American money funds Peel case, fuels conflict

Vivian Krause and Gill Cracknell don't agree on much when it comes to funding the Protect the Peel campaign, but they do concur on one point.

Vivian Krause and Gill Cracknell don’t agree on much when it comes to funding the Protect the Peel campaign, but they do concur on one point.

“It’s true that the larger percentage of the funding for our campaign does come from American foundations,” said Cracknell, the executive director of the Canadian Parks and Wilderness Society Yukon.

What that means, and whether it’s a problem or not, is where the two start to cross swords.

Krause is a crusading right-wing journalist who writes about American funding of Canadian conservation efforts. She was in Whitehorse last week bringing her message of alarm to a talk for the Yukon Chamber of Mines.

The way Krause sees it, American interests are ignoring huge environmental destruction in the oil fields of Texas and North Dakota and instead focusing on blocking development of Canadian resources.

“They’ve spent huge sums, $75 million, trying to thwart fossil fuel development in Canada. My concern is what appears to be the unfairness,” Krause said.

“Those foundations have an agenda, which is land-locking Canadian oil within North America with these parks so we can’t sell it to the Asian markets,” Krause said.

Because of trade agreements, “we are forced to sell our oil into the U.S. market below market value. It’s a $25 billion-a-year cost to Canada. Keeping Canada over a barrel, literally,” she said.

Whether you buy this argument or not, what’s incontrovertible is that American foundations do fund conservation in Canada, and specifically in the Yukon.

According to its financial statements, CPAWS Yukon got nearly $260,000 in grants from American foundations in 2013 and $220,000 in 2012.

“That’s the thing I want to give people a heads-up about,” Krause said. “I was trying to say to the Yukon chamber guys, ‘You’re taking a knife to a gun fight.’”

But there is nothing wrong with getting money from American sources, argues Cracknell.

“I’m proud of our funders. The foundations that we work with are very genuine people. They care about nature and they want to support something that is of benefit to the world as a whole,” she said.

The Wilberforce Foundation, one of CPAWS’s largest contributors, is a Seattle-based funder that helps support conservation efforts in the western U.S. and western Canada. Another one that Cracknell highlighted is the Conservation Alliance, an organization with 180 or so voting members who choose which conservation efforts to support.

“They are all the outdoor equipment suppliers, people who run wilderness tours and businesses … I really don’t see what’s wrong with any of that,” she said.

And not all of the money comes from across the border, Cracknell said. The Royal Bank of Canada’s Blue Water Program provided more than $250,000 over the years for the Peel campaign.

“We also got $54,000 that the public has raised for us to help pay the costs of the Peel legal case,” she said. The rest of the funding for the lawsuit against the Yukon government over the Peel watershed land use plan is coming from the First Nations involved and from those American foundations, though Cracknell couldn’t say how much is coming from over the border.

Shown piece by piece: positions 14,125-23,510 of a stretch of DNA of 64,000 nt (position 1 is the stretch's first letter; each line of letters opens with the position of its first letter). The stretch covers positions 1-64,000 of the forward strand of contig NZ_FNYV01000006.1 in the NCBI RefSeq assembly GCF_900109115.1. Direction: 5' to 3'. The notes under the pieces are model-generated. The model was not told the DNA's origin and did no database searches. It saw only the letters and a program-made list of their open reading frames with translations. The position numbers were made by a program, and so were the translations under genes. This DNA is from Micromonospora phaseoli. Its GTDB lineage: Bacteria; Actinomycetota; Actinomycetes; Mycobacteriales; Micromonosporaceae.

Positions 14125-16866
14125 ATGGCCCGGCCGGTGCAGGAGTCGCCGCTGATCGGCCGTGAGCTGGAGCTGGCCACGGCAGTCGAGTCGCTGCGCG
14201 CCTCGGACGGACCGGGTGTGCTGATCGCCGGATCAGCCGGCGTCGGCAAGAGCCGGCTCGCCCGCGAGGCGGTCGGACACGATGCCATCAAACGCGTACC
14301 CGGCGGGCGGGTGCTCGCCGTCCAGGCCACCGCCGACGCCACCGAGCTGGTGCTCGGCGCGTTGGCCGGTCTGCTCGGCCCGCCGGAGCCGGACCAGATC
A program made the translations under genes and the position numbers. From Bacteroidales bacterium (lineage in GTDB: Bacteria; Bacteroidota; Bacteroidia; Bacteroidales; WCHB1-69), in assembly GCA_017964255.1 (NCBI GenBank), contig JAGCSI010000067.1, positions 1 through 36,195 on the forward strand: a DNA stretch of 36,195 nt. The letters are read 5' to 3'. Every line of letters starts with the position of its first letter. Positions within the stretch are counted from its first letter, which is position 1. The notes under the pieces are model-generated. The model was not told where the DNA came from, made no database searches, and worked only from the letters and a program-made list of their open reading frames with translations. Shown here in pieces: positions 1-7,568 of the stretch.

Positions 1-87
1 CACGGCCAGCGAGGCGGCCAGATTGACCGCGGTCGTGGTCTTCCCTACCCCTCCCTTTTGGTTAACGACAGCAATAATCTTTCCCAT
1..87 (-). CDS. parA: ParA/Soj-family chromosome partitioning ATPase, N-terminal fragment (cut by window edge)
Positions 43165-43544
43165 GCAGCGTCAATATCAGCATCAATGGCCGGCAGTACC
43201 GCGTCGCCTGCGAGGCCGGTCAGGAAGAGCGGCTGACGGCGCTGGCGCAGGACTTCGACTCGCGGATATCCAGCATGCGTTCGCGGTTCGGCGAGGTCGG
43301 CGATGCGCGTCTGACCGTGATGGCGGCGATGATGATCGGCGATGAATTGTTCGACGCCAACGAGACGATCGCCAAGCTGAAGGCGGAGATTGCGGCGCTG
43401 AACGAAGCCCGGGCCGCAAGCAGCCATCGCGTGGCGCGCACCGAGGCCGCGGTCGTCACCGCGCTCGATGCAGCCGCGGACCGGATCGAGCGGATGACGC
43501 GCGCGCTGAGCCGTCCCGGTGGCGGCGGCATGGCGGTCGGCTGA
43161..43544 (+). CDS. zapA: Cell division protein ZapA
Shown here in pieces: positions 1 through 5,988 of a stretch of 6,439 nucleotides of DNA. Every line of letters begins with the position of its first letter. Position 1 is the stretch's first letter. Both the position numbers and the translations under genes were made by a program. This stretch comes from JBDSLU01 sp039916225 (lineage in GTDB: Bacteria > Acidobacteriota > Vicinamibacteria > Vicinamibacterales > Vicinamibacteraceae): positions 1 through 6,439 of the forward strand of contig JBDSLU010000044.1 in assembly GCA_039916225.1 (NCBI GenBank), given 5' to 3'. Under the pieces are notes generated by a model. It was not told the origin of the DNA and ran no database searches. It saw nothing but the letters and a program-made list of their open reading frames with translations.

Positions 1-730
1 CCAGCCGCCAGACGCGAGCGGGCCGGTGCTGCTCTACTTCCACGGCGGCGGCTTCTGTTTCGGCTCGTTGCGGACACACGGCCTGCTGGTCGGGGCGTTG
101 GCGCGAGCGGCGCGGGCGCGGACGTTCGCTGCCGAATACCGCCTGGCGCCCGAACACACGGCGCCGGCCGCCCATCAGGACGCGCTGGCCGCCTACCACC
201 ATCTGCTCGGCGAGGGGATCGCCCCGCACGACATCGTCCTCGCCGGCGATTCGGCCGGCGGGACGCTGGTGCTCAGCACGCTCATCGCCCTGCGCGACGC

“It’s no secret that we get funding from Canadian foundations, from U.S. foundations, from Canadian and U.S. donors and from people from all over the world,” Cracknell said.

In her presentation to the chamber of mines, Krause told the audience that CPAWS got $1.8 million in funding over four years, 92 per cent of which came from U.S. sources. She also took aim at the Yukon Conservation Society, claiming it also took nearly $1.8 million in American money.

But according to Cracknell, Krause isn’t being fair with her figures.

Krause is basing her numbers on proposals, not on the final amounts given, Cracknell said. Some of those foundations didn’t give anything, she said, and when they do, CPAWS Canada takes a seven per cent administration fee off the top. By the time the money reaches CPAWS Yukon, it’s significantly less than what Krause is reporting, Cracknell said.

“She has an agenda. In my mind there’s no question she’s out to discredit environmental organizations,” Cracknell said.

Contact Jesse Winter at

jessew@yukon-news.com

Just Posted

New surface coming to LePage Park

Renovations are set to begin in August

Alaska allows sale of Chinook incidentally caught during commercial chum salmon fishing

Strong run numbers at the Pilot sonar meant a lifting of restrictions, an ADFG biologist said

Help Wanted: Yukon businesses struggle due to labour shortage

There are lots of jobs, but where are the workers?

Canadian premiers discuss shoring up Canada’s Arctic

All Canadian premiers met in Saskatoon from July 9 to 11

From field to food: a grasshopper dinner

Yukoners Chris Gilberds and Erin MacIntyre think more people should be eating insects

Court news, briefly

Some recent news out of Yukon courts

This week at Whitehorse city hall

Some decisions made by Whitehorse city council at its July 8 meeting:

Driving with Jens: Distracted driving continues to be a serious issue

How often to you witness other drivers on their cell phones or… Continue reading

Yukonomist: Yukon summer reading

The sunny days of Canada Day weekend reminded me that the Yukon… Continue reading

Yukon athletes gain valuable experience at Jack Brow Memorial 2019

Seven Yukoners travelled to B.C. for the meet

Whitehorse defeats Dawson City in second annual Yukon Cricket Championship

“They came and we had a real Yukon Cricket Championship”

Most Read